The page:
Photo number 50 - lady walking along outside Greens Stores - I recognise her but can't recall her name. Anyone know her? Incidentally my husband Chris worked in Greens Stores in 1955. My mum worked in there as a cleaner and she came home telling me about the nice young man who had started working in there - four years later we started dating.

By Andrea Ash (née Pinnell)
On 16/11/2011

I remember Greens Stores from prewar days as the manager was George Wellington who played for Laindon Polo Club also there was an assistant named Kitty White. I wonder if the Kitty Beasley named by John B. was the maried name of Kitty White as an address is given for Church Rd., and Kitty did have a sister Connie Bolton living there.

By William Diment
On 05/10/2011

On the 19th of March 1941 the Manageress of Green’s Stores was fined £3 at Billericay Police Court for failing to blackout a light in the shop, a wartime condition. Police Constable Milner told the magistrate that when he was passing Toomey’s garage in the High Road he could see the light from 150 yards away on the Durham Road corner. He had been compelled to break into the shop to turn the light off. Mrs. Kitty Beasley of Church Road, Laindon, the shop’s manageress admitted responsibility. The offence had happened on a Wednesday when the shop closed at 1.0pm, it being “early closing day”. As she normally did’ she turned off all the electric lights by shutting down the main switch but had forgotten that the light that illuminated the window display was powered by gas and was left on during the day. It was this light that had broken the strict blackout rules. This is the shop taken over by Cliff Parkinson, the last of his family to remain in business in Laindon High Road in its connections with the motor trade. The shop now bears a plaque proclaiming it to be “Parkinson’s Corner” although, in reality, the Parkinson base was further north on the corner of Somerset Road (and at the New Fortune of War) and remained there for far longer than it was ever at Durham Road. On 21st May 1941, Cliff’s brother, Bert Parkinson, was summoned at the Billericay Police Court for assaulting a boy named Norman Hall but, because the court believed Bert’s story that the boy was one of two who he caught trying to steal a new bicycle from outside the High Street garage by substituting an older machine they brought with them for the purpose, the case was dismissed. Bert agreed he had struck the boy by slapping his face but only because he had been sworn at for telling them to “clear off”. Parkinson’s garage was one of several places within walking distance of Laindon Station at which bicycles were regularly stored by train passengers who had used the machines to reach the High Road along the districts un-made roads.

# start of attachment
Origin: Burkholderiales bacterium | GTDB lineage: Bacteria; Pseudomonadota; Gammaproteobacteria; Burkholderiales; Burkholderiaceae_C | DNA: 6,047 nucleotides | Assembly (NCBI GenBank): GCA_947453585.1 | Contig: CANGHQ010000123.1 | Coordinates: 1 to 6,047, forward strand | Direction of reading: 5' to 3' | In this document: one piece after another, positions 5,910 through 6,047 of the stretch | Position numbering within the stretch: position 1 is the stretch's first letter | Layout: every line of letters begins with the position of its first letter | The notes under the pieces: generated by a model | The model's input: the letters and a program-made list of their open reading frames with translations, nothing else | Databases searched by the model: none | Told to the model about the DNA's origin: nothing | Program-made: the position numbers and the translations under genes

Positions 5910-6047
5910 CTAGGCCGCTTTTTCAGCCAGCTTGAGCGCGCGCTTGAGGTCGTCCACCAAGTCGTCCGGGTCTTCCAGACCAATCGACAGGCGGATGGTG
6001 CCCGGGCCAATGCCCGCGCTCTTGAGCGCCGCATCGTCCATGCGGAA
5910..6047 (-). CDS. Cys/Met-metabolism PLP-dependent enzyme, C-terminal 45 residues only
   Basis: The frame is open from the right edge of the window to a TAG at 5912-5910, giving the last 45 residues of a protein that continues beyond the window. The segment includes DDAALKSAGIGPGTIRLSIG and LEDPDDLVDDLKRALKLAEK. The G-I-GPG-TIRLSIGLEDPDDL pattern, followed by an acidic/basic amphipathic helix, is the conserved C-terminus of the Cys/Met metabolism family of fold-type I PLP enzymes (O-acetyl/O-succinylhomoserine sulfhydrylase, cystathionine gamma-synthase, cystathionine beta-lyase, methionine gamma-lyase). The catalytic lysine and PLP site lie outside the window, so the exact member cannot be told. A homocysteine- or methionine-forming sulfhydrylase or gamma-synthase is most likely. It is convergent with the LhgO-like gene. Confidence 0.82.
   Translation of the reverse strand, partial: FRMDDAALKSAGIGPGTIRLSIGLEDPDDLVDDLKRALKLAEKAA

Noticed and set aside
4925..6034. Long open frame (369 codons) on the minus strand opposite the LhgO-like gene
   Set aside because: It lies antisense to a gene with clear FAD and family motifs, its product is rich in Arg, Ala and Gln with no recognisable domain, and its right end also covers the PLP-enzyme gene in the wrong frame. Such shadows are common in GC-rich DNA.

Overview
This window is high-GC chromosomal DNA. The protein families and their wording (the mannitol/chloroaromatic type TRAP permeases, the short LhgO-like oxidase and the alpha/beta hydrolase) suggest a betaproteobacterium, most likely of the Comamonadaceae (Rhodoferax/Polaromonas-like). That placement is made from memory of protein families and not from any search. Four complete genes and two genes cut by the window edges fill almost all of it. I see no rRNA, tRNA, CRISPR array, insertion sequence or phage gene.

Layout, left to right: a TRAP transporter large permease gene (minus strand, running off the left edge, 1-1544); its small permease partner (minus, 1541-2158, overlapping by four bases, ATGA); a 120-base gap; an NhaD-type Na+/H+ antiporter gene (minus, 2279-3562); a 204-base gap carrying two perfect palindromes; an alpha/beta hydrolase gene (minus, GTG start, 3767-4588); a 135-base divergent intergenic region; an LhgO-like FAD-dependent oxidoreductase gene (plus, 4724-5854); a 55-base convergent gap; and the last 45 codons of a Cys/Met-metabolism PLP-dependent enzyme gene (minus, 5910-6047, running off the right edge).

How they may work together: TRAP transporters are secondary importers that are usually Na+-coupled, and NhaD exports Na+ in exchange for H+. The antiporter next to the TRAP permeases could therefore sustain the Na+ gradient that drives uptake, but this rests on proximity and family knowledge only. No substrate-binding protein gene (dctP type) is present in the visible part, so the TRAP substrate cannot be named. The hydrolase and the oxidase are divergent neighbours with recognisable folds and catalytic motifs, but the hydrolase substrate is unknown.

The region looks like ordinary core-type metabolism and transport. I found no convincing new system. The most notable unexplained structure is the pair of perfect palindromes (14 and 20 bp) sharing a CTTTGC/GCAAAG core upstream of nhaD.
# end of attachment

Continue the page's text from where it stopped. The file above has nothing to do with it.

By John Bathurst
On 17/05/2011

The main shop where Mum got the groceries for the week and on the corner of Durham Road. I can still visualise the layout of the shop inside.

By Brian Baylis
On 16/04/2011